Relevant and even prescient commentary on news, politics and the economy.

The Start-Up They Signed

“The one thing you have over me is experience,” Mr. Trump said at one point.

And yet it seemed clear through this last confrontation that there was a gap in knowledge, or at least in command of the material that candidates seeking to be president are expected to master.

“Take a look at the Start­-Up they signed,” Mr. Trump said at one point, apparently referring to the Start nuclear arms reduction treaty.

Hillary Clinton, Mocking and Taunting in Debate, Turns the Tormentor, Amy Chozick and Michael Barbaro, New York Times, yesterday

When Trump said that Wednesday night—said it really emphatically—Clinton’s facial expression reflected what I’m sure was mine: What the hell is he talking about?

I figured he was referring to some provision in NAFTA or the Paris climate-change accords, having to do with small-business startups.

So now I know I was wrong.  And I even know what Start-Up they signed.

Glad I read the New York Times.

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Trump claimed today that Clinton’s donors won’t let her reduce taxes for corporations and the wealthy. Wonder whether anyone else will notice that he said that.

Outside the factory setting [which Clinton toured today before she gave her economic-policy speech], a scattering of pro­-Trump protesters held “Hillary for Prison” signs and criticized Mrs. Clinton’s connections to Wall Street. And more than 1,000 miles away in Florida, Mr. Trump echoed that critique.

“She doesn’t have the talent” to jump­start the economy, Mr. Trump said. “If she wanted to do it, she couldn’t because her donors won’t let her.”

Wielding a chart, Mr. Trump said the Obama administration’s policies that Mrs. Clinton wants to continue have led to plummeting homeownership rates and anemic economic growth. He also suggested that Mrs. Clinton wanted to raise taxes by $1.3 trillion and place more of that burden on the middle class — something that she has not proposed.

“Many workers are earning less money in real dollars than they were in 1970,” Mr. Trump said. “And then you wonder why they’re angry.”

In Michigan, Hillary Clinton Calls Donald Trump Enemy of ‘the Little Guy’, Amy Chozick and Alan Rappeport, New York Times, today

Okay, so Clinton’s Wall Street donors won’t let her eliminate the estate tax and dramatically cut corporate taxes and taxes on wealthy individuals, which is what the Trump plan—devised by his Wall Street hedge-fund and real estate mogul advisers, his Heritage Foundation-economist adviser, and Edgar Bergen, er, Paul Ryan—says is the surefire way to jump-start the economy. Those folks know that will work because this kind of thing worked so well during the Bush administration.

Well, all right, it worked well in conjunction with bank deregulation and unregulated shadow banking that caused that skyrocketing homeownership rate during the G.W. Bush administration. The highs from which homeownership rates plummeted after the banking and shadow banking industries collapsed in the months before Obama’s inauguration.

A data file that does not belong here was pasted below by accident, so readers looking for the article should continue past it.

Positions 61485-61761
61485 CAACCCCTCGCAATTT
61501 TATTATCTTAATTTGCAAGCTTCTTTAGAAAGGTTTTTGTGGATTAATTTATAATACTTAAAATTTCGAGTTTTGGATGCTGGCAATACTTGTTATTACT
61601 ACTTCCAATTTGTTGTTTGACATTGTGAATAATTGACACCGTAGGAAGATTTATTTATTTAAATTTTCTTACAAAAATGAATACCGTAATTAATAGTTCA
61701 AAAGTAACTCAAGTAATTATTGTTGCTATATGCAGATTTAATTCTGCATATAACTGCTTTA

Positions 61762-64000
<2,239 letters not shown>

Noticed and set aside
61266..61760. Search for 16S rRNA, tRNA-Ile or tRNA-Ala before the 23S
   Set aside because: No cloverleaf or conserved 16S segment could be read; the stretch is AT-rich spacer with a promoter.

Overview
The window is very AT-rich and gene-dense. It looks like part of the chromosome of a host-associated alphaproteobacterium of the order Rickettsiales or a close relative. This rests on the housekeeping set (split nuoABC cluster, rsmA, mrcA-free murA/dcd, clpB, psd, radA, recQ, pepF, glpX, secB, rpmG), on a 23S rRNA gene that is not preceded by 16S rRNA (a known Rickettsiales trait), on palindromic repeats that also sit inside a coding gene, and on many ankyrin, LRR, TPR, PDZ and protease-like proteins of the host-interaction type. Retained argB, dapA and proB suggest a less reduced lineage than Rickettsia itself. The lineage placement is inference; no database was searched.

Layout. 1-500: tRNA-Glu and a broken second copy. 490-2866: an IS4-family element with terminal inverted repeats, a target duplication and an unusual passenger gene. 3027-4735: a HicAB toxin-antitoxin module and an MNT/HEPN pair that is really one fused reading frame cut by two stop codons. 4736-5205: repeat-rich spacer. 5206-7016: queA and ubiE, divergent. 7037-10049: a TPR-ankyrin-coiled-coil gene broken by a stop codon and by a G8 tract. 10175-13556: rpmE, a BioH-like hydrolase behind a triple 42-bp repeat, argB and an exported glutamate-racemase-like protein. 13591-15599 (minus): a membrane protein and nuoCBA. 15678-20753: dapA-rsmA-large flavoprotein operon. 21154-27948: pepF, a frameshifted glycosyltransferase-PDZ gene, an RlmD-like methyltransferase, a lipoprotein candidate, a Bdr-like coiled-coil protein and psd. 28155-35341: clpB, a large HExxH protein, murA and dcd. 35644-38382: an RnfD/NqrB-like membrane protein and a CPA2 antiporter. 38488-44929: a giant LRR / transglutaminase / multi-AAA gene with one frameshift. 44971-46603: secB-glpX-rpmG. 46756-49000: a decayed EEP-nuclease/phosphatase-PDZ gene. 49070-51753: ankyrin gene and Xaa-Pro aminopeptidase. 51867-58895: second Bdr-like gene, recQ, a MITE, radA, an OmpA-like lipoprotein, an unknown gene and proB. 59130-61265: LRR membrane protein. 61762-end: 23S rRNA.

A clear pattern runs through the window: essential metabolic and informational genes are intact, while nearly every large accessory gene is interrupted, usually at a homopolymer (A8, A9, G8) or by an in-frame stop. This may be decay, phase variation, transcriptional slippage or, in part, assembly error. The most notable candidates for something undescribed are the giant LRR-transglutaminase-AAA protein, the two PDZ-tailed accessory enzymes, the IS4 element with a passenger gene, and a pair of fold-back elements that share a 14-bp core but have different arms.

The plummeting of which made Trump happy, he has said, because he was able to pick up so much real estate on the (very) cheap once all those homes went into foreclosure.

But Trump is crediting the wrong president for creating that buying opportunity.  His memory fails him.

And it’s not only his long-term memory that fails him.  His short-term memory is slipping, too.  He’s a businessman, so I assume he follows the trend of the stock market and corporate profit reports, or at least the profits of, say, the Fortune 100.  But apparently he forgets from one day to the next. And one week to the next.  Not to mention one year to the next, although that would be long-term memory, I guess.  Anyway, comparisons don’t seem to be his thing.

Which I guess explains why he doesn’t know that both the stock market and large-corporation profits are at record highs.  So high, in fact, that corporate CEOs don’t know what to do with all that money.  Although they do know what they won’t do with it: raise compensation for their rank-and-file workers and invest in, say, research and development.  You know, the stuff that could result in economic growth: spending by these corporations that would obviate the point of dramatic tax cuts, which Ryan, the Heritage Foundation, and Trump’s hedge fund and real estate mogul friends say the corporations would spend on compensation raises for their rank-and-file workers.  Well, all the tax-cut savings that are left after all the spending on research and development. Because money isn’t fungible after all.

There’s something about money from tax cuts that would make corporations spend the money in ways other than increased dividends, acquisitions of other companies, and mega-increases in top-executive-suite compensation.  And Paul Ryan has the secret to what it is, and he’ll only share it with Trump.

Anyway, at least we now know why Clinton, unlike Trump, wouldn’t eliminate the estate tax and dramatically cut corporate taxes and taxes on wealthy individuals.  Her donors won’t let her.

And to think I’ve wanted to see the reversal of Citizens United.  How shortsighted of me.

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I’m with Brian Fallon

Campaigns are complicated things. No one gets every piece of them right. Some candidates are great at big rallies. Some are good only at small events. Some are terrific TV communicators but bad on the stump. Some delegate well, and others don’t. Some never waver from a message, while others can’t seem to find one with a 10-foot pole. It’s a high-wire balancing act every day with tens of millions of people watching.

Trump is making a real mess of his campaign, Chris Cillizza, Washington Post, Jul.10

Okay, I nearly fell out of my chair when I read that 10-foot poll line two weeks ago, which is why I remembered it today.  It was no mystery which two candidates Cillizza had in mind in drawing that contrast in that sentence.